But if you're really sold on the concept of having petals scattered before you walk down the aisle, consider a flower grandma or a flower fraternity/sorority sibling or a flower anyone! That special someone will feel honored that you want to include them in your big day and your guests will be in for a lovely surprise. And if you really need a ring bearer, one of your honor attendants can pull double duty and fit the bill just fine!
Are you one of the rare couples who have an abundance of young people in their lives and having a difficult time deciding which of them should be your flower attendant and ring bearer? Invite them to perform the role as a group! I don't know of a much cuter thing in this world than a parade of youngsters tossing flowers.
Father/Daughter & Mother/Son Dances
While this situation is rapidly changing, it's a sad reality that many LGBTQ+ weddings in the past haven't included both sets of the couple's parents in attendance. If your relationship with one or more of your parents isn't great, don't feel obligated to dance with them. Dance with your stepmom, your great aunt, or your best friend since Kindergarten! Make it a group dance with your chosen family. Any group or gender is totally acceptable. Or just ditch the parent dances altogether.
Bouquet Toss and Garter Toss
Wedding bouquets are expensive; why toss yours and take the chance that it could be ruined? Even when you have a second one made just for the toss, you're spending money on a tradition that has been done so many times by so many couples, to prove to one of your single guests that they are worthy of finding someone to love (which we already know is true). Consider replacing this event with something more special and romantic.
And the garter toss? Let's just agree to ditch it, okay? Throwing underwear into a crowd of single people is gross. People don't need to wait until they catch your partner's garter to know that it's okay to get married.
I've left so many weddings with favors that never make it home. They either end up in the trash or sit in the center console of my car collecting dust until I find them a year later and wonder where this thing came from.
Many couples these days are opting to ditch favors or replace them with donations to the couple's favorite charity in their guests' honor (you can tell your guests you're doing this or just do it quietly). Nine times out of 10, your guests simply won't notice or care that they're going home empty-handed.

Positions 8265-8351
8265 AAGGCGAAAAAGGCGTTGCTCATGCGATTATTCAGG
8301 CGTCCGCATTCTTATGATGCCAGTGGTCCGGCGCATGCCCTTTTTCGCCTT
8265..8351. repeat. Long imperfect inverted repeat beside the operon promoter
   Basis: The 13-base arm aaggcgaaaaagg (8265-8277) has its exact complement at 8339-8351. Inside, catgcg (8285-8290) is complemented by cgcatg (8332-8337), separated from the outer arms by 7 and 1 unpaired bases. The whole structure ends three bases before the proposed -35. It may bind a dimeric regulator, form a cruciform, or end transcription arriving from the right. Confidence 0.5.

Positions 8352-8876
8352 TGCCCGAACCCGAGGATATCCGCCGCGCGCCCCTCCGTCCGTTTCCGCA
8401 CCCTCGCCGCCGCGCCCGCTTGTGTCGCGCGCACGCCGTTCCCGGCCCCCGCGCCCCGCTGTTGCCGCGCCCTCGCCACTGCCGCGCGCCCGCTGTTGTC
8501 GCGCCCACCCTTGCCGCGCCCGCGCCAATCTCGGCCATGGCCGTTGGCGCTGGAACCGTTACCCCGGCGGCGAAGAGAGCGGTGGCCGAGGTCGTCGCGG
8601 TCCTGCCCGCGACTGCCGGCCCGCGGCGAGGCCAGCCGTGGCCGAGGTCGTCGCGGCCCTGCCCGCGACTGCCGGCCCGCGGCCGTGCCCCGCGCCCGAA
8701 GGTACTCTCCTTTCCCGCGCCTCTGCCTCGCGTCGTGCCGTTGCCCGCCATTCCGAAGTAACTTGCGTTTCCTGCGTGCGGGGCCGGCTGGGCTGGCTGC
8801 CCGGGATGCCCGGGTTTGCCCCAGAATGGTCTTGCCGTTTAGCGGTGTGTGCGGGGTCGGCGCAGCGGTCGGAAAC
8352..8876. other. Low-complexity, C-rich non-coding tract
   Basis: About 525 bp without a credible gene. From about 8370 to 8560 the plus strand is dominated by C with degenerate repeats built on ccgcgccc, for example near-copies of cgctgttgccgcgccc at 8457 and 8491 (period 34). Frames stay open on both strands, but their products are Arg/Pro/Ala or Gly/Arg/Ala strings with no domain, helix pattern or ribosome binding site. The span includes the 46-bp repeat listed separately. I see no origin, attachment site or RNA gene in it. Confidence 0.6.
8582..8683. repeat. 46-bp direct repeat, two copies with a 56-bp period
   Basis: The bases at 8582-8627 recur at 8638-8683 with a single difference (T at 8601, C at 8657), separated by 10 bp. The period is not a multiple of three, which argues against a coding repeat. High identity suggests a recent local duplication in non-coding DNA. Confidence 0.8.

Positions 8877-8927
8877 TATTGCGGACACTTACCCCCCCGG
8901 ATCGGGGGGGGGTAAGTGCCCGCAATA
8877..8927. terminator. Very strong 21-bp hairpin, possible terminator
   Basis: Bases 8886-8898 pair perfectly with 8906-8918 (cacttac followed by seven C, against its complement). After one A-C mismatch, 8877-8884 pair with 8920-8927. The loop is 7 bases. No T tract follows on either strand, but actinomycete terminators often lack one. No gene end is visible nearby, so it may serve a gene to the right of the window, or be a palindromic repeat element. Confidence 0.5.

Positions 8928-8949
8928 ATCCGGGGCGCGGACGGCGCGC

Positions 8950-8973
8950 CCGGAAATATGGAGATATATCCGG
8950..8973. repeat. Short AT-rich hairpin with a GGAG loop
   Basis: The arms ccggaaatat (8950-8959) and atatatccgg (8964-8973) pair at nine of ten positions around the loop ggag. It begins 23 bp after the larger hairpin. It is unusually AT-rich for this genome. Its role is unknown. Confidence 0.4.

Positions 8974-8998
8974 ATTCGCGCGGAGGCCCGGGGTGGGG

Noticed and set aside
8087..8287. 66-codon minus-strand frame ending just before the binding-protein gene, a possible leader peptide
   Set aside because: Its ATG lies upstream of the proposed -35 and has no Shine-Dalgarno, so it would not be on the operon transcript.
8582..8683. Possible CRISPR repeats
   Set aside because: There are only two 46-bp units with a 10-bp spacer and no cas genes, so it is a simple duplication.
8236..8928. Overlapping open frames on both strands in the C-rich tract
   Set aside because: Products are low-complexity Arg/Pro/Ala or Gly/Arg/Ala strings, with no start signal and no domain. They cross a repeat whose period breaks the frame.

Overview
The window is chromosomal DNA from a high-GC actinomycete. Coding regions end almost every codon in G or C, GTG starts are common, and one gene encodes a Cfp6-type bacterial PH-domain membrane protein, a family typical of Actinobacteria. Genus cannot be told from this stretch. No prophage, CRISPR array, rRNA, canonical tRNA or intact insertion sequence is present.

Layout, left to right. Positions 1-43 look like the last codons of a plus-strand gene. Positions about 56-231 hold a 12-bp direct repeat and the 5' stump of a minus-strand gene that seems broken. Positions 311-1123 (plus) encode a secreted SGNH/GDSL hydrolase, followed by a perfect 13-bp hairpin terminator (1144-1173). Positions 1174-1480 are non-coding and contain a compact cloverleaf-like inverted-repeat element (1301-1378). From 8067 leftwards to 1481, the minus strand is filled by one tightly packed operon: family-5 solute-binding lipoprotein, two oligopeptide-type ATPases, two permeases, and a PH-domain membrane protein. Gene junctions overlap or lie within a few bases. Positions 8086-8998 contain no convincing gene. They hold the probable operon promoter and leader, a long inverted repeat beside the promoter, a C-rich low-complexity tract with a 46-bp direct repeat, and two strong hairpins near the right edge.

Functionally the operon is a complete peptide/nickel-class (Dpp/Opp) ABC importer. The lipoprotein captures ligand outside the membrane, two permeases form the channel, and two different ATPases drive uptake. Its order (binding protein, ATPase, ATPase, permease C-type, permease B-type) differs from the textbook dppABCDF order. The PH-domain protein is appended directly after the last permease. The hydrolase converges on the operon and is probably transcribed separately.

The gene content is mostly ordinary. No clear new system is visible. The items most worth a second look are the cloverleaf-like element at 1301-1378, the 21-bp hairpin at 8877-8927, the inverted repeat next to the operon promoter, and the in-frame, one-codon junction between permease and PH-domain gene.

If you're not ready to ditch the physical gifts, some great options to consider are snacks that guests can enjoy during and after the reception or potted plants or seeds guests can take home and plant in their gardens (and if any are left behind, which they most certainly will be, you and your new spouse can use them to start a garden of your own),
Personally, I love cake. I could eat it all day, every day if there were no consequences. But I'm finding that most couples these days just aren't feeling it, so they feel conflicted when they "have to get a cake to cut". But the reality is: you don't! If you don't love cake, ditch the cake cutting tradition and do something else for dessert like a donut wall or a gelato sundae bar.
That said, the cake cutting is traditionally the signal to your guests that it's okay for them to leave the party, so if you aren't having a cake cutting, just be sure to deliver that message some other way.
Literally Any Other Tradition
There is no right way to have your wedding. Make it your own. Tell your story. And bring your guests along for the ride as your completely unique day unfolds!
Looking for a gender-neutral wedding planning resource that doesn't force any of the above traditions on your planning process? Check out Equally Wed by Kirsten Palladino!
Please let me know in the comments if there are any wedding traditions you wouldn't mind disappearing!